The Rule of 25

The Rule of 25 tells us to save 25 times as much as we need annually during retirement. This was an important, early finding from research into Safe Withdrawal Rates.

The methodology from that time was flawed. Researchers made the plausible assumption that the lowest 30-year Historical Surviving Withdrawal Rate (HSWR) from the historical record was also the Safe Withdrawal Rate. The highest of these rates for a portfolio consisting of stocks (the S&P500 index) and commercial paper was very close to 4.0% as allocations were varied. The best allocations included a high percentage of stocks.

Now that we have placed the problem into a proper statistical setting and introduced the effect of valuations, we know that those previously reported rates never were safe. They were typical. They were very close to what we would expect at their valuations.

In the meantime, we have not been content just to report bad news. We have worked hard to restore the Rule of 25 and we have succeeded.


One of our successes has been to establish a very tough-to-beat baseline portfolio. It is a 100% TIPS portfolio with a specified interest rate.

First, we need to understand what the Rule of 25 claimed to be able to do. It identified an initial portfolio balance from which you could withdraw the largest, fixed amount of money (in terms of buying power, after adjusting for inflation) for 30 years and never deplete your account. If you were to withdraw more, you would be in danger of going bankrupt before the end of 30 years.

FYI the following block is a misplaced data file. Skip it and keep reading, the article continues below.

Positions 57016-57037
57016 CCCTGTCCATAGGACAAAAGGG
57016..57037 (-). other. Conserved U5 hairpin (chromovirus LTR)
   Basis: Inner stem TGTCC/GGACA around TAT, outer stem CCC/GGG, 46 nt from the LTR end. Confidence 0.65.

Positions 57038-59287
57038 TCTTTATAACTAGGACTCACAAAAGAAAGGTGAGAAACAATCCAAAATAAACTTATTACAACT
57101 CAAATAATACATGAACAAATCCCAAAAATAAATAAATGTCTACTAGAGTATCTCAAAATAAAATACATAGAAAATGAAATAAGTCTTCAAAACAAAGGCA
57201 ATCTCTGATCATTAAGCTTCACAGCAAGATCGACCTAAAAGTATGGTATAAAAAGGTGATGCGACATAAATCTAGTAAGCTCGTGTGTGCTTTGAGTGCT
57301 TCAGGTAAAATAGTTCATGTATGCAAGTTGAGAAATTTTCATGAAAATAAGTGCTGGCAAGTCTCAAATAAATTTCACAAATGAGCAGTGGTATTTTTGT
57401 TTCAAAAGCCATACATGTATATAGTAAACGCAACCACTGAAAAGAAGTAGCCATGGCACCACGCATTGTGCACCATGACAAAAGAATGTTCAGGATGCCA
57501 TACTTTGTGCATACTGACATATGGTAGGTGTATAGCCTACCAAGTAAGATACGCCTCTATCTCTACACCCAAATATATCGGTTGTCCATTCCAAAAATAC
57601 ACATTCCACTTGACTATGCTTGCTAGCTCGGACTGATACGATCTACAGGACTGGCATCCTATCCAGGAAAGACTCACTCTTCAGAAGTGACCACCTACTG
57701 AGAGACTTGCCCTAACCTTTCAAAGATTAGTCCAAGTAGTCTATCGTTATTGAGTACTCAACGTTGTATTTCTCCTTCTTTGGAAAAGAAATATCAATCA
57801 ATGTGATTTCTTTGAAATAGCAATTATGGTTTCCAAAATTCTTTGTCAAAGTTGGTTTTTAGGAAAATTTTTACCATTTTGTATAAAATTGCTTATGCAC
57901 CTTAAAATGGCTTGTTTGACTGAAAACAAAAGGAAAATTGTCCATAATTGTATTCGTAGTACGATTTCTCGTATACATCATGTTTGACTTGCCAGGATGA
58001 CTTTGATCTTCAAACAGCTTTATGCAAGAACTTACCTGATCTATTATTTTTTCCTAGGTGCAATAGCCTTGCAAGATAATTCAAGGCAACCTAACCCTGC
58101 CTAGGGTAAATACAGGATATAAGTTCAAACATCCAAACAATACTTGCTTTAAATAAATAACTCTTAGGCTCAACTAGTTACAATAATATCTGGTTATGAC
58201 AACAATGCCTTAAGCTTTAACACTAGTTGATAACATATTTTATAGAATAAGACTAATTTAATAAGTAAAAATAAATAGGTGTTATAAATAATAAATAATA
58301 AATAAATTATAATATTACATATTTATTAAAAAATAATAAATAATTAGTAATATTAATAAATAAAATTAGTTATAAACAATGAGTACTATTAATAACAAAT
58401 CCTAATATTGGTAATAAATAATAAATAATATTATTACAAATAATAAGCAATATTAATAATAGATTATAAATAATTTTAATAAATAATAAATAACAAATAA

Obviously, there needs to be an adjustment for those planning for more than 30 years. In addition, because of the stock holdings, there is a good chance of ending up with a very large portfolio balance at the end of 30 years during times of normal valuations.

We identify the Rule of 25 as a rule of thumb. Not only are we interested in time periods longer than 30 years, we need a better rationale. The holdings that originally supported the Rule of 25 never were safe. Nor are they safe today. Today's valuations are slightly above the pre-bubble historical range.

TIPS interest rates have fallen considerably. As recent as last year, we could purchase long-term TIPS at a 2.5% interest rate. Today, we cannot even get 2.0%.

For current interest rate, visit the bond area of the Bloomberg site:
Bloomberg Interest Rates

In terms of actually implementing TIPS baselines, TIPS Ladders are attractive inside of tax sheltered accounts. I Bonds are an attractive alternative in taxable accounts. [With TIPS, you are taxed immediately on the inflation adjustments to your principal. I Bonds are not taxed before being redeemed unless you elect to do so.]

An advantage of a TIPS Ladder is that you hold all of your bonds to maturity, which avoids the expenses and the possibility of loss when selling on the secondary market. Another advantage is that you can redeploy your funds elsewhere if opportunities arise.


We have a baseline that is very tough to beat.

Remember that the best that you could get with stocks was a 4% (plus inflation) withdrawal rate over 30 years and it wasn’t really safe. You can withdraw 4% (plus inflation) for 30 years with complete safety from TIPS at 1.2%. It turns out that even 5-year TIPS yield 1.3%. I Bonds, with their favorable tax treatment, purchased today yield 1.2%.

Most likely, you will want to do something different with your money. But as a baseline, a 100% TIPS portfolio is hard to beat.